At a minimum, “Choice’’ proves that playwright Winnie Holzman does not shrink from a challenge, in either subject matter or style.
Audiences at her intriguing but uneven new play, now receiving its world premiere in a well-acted production at Huntington Theatre Company, may need a similarly intrepid spirit, because “Choice’’ is a circuitous journey through some tricky terrain.
Holzman is best known for creating “My So-Called Life,’’ a short-lived but very influential mid-’90s TV series that was one of the smartest and truest dramatizations of adolescence ever to make it to our screens. She also wrote the book for a little musical called “Wicked’’ that you might possibly have heard of.
In the seriocomic “Choice,’’ directed by Sheryl Kaller, Holzman ventures into the most polarizing topic of our times, exploring the reverberations in a middle-age journalist’s life from her abortion decades earlier. Though clearly written from a prochoice perspective, Holzman’s play argues that the choices we make — of all kinds — should not go unexamined.
The playwright mashes up the present and the past, adding a few meta touches along the way, spicing her script with tart one-liners and astute social observations but not always managing to finesse the balance between drama and comedy. She has given her protagonist a name that is too cute by half, Zipporah “Zippy’’ Zunder, portrayed by the estimable Johanna Day. The actress, who has previously done strong work at the Huntington in “Good People’’ and “God of Carnage,’’ does a fine job conveying Zippy’s inner turmoil.
When the play opens, a few hiccups have entered the journalist’s apparently well-ordered existence. (Designed by James Noone, her huge, light-filled kitchen, tricked out with gleaming pots and pans and pristine white cabinets, suggests a Nancy Meyers film is about to happen.)
Zippy’s hard-of-hearing husband Clark (Munson Hicks), who is more than two decades older and dozes off in the middle of a post-dinner conversation with friends, has begun to talk about “a time when I’m not here anymore.’’ Her college-graduate daughter Zoe (Madeline Wise, just terrific) seems adrift, even on the question of her sexuality. Zoe explains that she’s gay, but admits “that’s largely theoretical, at this point, and there’s a buttload of guys I find seriously disarming, so — I’m probably bisexual, since I repel both genders equally. But that implies there are only two genders, which is a whole, like — and I should probably just — pick something to call myself. For like Internet dating purposes. But — it’s hard!’’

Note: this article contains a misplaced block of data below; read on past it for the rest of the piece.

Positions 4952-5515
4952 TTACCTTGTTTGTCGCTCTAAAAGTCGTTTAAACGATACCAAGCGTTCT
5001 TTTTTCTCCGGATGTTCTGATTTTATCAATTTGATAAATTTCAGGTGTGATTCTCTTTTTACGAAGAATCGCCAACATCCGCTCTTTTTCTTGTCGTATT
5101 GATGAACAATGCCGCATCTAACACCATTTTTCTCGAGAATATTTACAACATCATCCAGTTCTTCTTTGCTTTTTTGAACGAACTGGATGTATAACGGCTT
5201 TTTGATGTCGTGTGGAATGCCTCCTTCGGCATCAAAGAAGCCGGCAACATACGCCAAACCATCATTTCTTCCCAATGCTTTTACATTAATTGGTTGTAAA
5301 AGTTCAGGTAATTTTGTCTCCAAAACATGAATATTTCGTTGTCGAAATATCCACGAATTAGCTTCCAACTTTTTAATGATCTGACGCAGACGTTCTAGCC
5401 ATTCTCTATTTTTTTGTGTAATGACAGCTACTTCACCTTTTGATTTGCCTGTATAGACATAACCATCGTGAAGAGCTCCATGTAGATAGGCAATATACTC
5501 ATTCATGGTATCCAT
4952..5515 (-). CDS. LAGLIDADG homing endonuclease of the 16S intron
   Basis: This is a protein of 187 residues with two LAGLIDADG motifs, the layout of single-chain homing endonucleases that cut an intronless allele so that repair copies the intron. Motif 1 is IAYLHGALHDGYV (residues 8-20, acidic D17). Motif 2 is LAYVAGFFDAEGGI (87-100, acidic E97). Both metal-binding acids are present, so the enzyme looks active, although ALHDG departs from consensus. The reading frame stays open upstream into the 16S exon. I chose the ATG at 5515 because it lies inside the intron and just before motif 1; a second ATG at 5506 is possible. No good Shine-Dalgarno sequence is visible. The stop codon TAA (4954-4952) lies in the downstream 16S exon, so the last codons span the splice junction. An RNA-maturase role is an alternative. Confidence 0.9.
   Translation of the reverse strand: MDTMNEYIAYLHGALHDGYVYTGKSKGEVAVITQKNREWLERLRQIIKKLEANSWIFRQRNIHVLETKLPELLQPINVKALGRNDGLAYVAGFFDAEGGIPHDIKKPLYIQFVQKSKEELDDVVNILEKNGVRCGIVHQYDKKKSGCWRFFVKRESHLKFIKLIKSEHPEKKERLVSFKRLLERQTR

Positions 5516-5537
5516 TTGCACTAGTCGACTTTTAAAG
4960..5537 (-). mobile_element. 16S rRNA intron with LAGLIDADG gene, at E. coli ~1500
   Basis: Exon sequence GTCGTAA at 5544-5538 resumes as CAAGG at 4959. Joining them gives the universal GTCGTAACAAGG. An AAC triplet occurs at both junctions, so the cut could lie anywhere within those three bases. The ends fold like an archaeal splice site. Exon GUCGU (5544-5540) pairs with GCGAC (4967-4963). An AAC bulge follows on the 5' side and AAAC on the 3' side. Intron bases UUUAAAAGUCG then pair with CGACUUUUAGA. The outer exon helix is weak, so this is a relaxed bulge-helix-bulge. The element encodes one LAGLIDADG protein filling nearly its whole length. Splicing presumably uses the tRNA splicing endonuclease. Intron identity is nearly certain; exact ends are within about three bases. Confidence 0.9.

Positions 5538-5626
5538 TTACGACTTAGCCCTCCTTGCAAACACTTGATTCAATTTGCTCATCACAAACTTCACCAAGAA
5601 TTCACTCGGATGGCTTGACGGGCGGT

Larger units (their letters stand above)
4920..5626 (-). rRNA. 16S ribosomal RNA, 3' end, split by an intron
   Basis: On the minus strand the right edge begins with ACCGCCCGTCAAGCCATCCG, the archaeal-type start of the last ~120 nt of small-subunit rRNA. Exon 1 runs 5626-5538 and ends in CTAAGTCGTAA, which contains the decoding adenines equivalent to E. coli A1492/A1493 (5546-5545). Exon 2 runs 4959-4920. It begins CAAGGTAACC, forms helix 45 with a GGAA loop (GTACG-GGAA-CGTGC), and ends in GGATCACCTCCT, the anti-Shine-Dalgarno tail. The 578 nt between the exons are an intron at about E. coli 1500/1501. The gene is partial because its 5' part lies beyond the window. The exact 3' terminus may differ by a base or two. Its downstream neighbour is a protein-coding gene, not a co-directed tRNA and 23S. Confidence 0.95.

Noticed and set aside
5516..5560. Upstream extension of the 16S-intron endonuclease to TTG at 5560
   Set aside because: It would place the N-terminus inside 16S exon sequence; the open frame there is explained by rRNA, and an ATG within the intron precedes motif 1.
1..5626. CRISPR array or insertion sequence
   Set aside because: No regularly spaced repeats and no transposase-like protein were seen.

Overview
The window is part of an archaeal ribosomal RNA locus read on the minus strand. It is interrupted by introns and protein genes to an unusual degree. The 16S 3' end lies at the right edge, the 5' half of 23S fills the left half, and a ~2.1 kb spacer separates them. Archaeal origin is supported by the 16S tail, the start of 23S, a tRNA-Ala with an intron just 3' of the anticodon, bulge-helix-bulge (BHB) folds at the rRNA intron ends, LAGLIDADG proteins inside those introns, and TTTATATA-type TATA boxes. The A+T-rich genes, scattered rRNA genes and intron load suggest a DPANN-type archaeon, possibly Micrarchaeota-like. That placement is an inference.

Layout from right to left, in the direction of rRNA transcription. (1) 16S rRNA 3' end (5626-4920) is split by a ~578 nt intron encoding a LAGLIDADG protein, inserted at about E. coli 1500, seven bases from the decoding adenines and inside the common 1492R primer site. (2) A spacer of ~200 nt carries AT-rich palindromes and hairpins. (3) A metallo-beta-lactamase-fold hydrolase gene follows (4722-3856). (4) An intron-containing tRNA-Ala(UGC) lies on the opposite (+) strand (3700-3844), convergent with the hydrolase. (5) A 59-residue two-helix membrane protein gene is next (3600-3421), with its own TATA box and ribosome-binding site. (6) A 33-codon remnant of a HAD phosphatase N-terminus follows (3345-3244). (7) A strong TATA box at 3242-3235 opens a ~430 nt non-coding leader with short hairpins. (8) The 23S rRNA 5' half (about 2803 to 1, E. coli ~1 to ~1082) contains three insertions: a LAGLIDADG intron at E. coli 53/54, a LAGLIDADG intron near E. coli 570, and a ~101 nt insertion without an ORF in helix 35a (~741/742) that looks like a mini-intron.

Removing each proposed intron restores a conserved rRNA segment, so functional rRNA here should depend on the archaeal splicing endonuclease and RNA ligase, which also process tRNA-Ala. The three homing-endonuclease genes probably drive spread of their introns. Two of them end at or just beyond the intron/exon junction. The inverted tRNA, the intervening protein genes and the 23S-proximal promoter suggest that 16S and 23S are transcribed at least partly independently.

Zippy has begun hearing chewing noises from her kitchen in the wee hours of the morning, courtesy of a mysterious cat who has made its way in through the doggy door and proceeded to stare at her “like I owed it money’’ when she threw a broom at it.
She is working on a magazine profile of a female movie producer who belongs to a movement called “Children Lost and Found.’’ Adherents believe that it is possible to reconnect with, as Zippy puts it, “the souls of their aborted children,’’ in the reincarnated form of someone born nine months and 49 days after the date when the abortions took place. The journalist describes the movement as a “mass delusion’’; her best friend Erica (Connie Ray, funny and fierce throughout) calls it “this long-lost fetus crap.’’
But as Zippy goes deeper into the assignment, unresolved feelings about her own abortion are churned up. While staunchly defending a woman’s right to choose, she wishes that back then she had dealt more forthrightly with her own experience, made “some acknowledgment that something — that something — that it’s not nothing.’’ The over-eager personal assistant she’s just hired, named Hunter (Raviv Ullman), is 27, and it was 27 years ago that she had an abortion. Coincidence, right? Zippy doesn’t seem so sure, and starts incorporating her experience into the magazine story. Could it be that Hunter is manipulating her?
She meets for lunch with Mark (Ken Cheeseman), the man who got her pregnant all those years ago, to discuss why their relationship didn’t work out. Holzman mostly plays the scene for laughs, however (Mark has had a stroke and now speaks in an Austrian accent), which is a misstep.
It is Zippy’s increasingly charged exchanges with Erica that serve as the dramatic fulcrum of “Choice.’’ Their friendship is genuinely in jeopardy; Erica grows furious at the writer for, in her view, giving aid and comfort to anti-abortion forces by airing her qualms in the magazine article. She spells out the wider context for Zippy: “Gag rules! Waiting periods! Personhood amendments! Planned Parenthood!’’ Zippy holds her ground, insisting that when it comes to her long-ago abortion, “I have to have the right to — ask this question!’’
Among the strengths of “Choice’’ is that it sees both sides of the questions it raises.
Play by Winnie Holzman. Directed by Sheryl Kaller. Presented by Huntington Theatre Company. At Wimberly Theatre, Calderwood Pavilion,
Boston Center for the Arts, through Nov. 15. Tickets
start at $25. 617-266-0800, www.huntingtontheatre.org